I started my career at CACI, a pioneering software consultancy that taught entrepreneurial leadership skills. I became the company’s youngest vice president and discovered my passion for data and technology. I met Clive Humby there and, in 1989, we founded dunnhumby together. In 1995, we launched Tesco Clubcard. We engaged millions of customers as individuals for the first time and helped Tesco to double its market share. It was the first mass customisation using big data. We took it to retailers globally over the next ten years. By the time we sold dunnhumby in 2011, I was leading an organisation of 1,500 people, reaching 350 million customers in 25 countries, worth over $2 billion. In 2014, I felt compelled to continue my journey and passion for data. Our new science and technology platform proves that passions (you are what you love) predict what you buy. We analyse over 50 billion connections every day to predict next best offer. My other passion is all about encouraging women and STEM careers. I chaired the Your Life campaign and created the Future Finder career app. I founded The Female Lead, a charity that inspires young women to see more role models.
Firstly, on presenting our initial Clubcard trial findings to the Tesco Board, the Chairman, Lord MacLaurin, said we knew more about his customers after three months than he did after 30 years. We knew that we were working on something transformational - an unforgettable moment. More recently, hitting the milestone of 7,000 schools being gifted “The Female Lead”, featuring 60 inspiring women from across the world. The feedback from schools on how well “The Female Lead” is received and knowing the difference this can make in raising girls’ self belief and stated aspirations. We are now targeting universities and colleges.
Go for it! Not enough people realise that being fluent in the language of data unlocks a wealth of (well-paid!) career opportunities. We need more young people - especially women - to consider a career in this field. Both my organisations have been 50% female. There really is no reason for gender bias.I see this year as a proving/testing year around what is permitted and what is non-compliant in GDPR, privacy, security and ethics and I welcome being part of that review and set of recommendations. Our work at Starcount in measuring and tracking billions of consumer passions and motivations will help organisations to become more relevant and timely. And the data is compliant. Our innovation in this field can help companies compete with and resist the dominance of Amazon and other digital natives creating massive consumer data lakes.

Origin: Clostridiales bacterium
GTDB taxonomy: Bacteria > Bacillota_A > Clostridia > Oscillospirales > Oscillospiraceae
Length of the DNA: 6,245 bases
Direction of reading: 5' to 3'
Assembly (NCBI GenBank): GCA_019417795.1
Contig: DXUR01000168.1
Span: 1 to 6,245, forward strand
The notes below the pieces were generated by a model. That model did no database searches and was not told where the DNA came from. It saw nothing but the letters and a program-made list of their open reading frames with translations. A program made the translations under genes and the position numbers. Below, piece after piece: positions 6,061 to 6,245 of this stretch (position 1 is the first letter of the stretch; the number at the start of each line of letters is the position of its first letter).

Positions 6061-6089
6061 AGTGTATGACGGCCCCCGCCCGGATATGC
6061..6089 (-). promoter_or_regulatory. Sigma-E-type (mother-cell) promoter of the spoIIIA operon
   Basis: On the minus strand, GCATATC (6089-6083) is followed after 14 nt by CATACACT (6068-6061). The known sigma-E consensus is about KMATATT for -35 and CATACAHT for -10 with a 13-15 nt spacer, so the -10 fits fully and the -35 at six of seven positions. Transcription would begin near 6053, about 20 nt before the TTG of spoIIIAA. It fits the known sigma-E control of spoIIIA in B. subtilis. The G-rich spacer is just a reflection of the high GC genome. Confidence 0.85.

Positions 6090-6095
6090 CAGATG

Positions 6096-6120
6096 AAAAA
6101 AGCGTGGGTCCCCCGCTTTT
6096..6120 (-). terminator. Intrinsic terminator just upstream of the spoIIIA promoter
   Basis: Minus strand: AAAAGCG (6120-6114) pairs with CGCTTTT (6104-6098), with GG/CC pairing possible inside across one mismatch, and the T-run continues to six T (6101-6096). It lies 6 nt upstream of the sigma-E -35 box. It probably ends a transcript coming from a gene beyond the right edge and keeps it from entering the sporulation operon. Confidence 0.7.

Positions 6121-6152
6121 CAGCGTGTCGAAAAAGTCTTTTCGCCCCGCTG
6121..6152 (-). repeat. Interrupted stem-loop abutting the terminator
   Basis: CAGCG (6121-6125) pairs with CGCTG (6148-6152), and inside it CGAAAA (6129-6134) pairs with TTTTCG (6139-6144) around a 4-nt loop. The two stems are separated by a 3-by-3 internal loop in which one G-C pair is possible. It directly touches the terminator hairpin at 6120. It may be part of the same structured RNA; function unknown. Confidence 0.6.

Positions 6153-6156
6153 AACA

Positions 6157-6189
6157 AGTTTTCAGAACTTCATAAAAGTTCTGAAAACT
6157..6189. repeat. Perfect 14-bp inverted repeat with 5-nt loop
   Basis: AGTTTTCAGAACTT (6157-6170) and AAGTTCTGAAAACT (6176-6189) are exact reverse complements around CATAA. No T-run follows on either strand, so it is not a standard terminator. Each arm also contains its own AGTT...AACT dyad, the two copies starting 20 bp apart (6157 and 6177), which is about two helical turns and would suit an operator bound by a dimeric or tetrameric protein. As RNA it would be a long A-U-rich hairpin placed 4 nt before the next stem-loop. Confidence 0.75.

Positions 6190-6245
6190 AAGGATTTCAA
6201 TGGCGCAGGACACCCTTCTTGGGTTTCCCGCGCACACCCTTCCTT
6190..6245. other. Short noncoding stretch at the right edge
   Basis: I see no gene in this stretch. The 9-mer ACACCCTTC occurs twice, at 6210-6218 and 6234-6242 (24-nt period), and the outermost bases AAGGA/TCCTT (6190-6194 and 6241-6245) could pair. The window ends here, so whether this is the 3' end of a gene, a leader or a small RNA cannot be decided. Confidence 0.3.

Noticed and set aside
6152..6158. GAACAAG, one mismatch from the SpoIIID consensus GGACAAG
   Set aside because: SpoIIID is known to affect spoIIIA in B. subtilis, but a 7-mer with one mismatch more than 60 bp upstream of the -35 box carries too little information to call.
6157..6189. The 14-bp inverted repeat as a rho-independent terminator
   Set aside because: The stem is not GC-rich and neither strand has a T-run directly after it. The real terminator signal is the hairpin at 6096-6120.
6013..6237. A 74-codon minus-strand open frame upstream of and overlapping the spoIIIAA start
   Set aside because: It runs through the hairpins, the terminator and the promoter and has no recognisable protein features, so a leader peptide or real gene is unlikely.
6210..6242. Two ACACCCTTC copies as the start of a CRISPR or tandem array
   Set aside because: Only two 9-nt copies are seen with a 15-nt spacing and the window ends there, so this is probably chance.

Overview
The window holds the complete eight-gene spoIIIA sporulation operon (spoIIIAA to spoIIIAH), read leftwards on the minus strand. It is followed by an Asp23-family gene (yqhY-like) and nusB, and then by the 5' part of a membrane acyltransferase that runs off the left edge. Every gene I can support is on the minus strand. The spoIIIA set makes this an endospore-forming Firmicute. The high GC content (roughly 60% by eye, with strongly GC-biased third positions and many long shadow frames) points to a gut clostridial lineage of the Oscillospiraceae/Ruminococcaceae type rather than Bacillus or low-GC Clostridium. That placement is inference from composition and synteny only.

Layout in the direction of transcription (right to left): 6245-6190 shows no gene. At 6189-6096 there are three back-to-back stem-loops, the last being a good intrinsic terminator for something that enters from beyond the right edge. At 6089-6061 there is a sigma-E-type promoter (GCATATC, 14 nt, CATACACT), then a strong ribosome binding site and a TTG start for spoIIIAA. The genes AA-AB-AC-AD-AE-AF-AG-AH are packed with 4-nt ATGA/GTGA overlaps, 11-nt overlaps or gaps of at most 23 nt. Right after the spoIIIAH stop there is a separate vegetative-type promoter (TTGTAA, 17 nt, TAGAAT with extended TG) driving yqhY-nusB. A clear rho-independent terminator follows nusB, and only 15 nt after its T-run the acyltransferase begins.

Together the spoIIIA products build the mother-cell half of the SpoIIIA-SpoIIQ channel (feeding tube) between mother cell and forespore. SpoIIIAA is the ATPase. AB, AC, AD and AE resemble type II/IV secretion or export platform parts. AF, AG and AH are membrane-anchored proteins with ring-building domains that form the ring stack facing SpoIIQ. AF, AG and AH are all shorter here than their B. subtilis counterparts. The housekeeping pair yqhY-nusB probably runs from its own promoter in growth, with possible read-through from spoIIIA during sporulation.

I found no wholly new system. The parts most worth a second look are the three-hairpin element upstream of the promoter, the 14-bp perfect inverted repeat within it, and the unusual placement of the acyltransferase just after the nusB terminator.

I think this has been a year of slow progress and hesitant brands right across the market. I have been newly appointed to the board of the new Centre for Data Ethics and Innovation. The dangers revealed in Facebook and the introduction of GDPR has been a game-changer. Many seemingly untouchable digital businesses are now under the microscope and need to rethink their entire targeting model.
I was recently recognised as one of 2018’s 50 inspiring women in technology by the FT. Being a role model helps others. Women are woefully unrepresented in data and technology, with the problem compounded by a lack of visible role models. After all, you can’t be what you can’t see! It is a situation I am determined to change and The Female Lead recently published a “20 in data and technology” second series in collaboration with Women in Data.
The new legislation and the demand for sharing and creating open data, including Government, will drive more discipline, innovation and creativity. This will demand and stimulate the development and application of new analytics, storytelling and technology, putting the UK at the forefront of the global industry.Data and analytics technology/service provider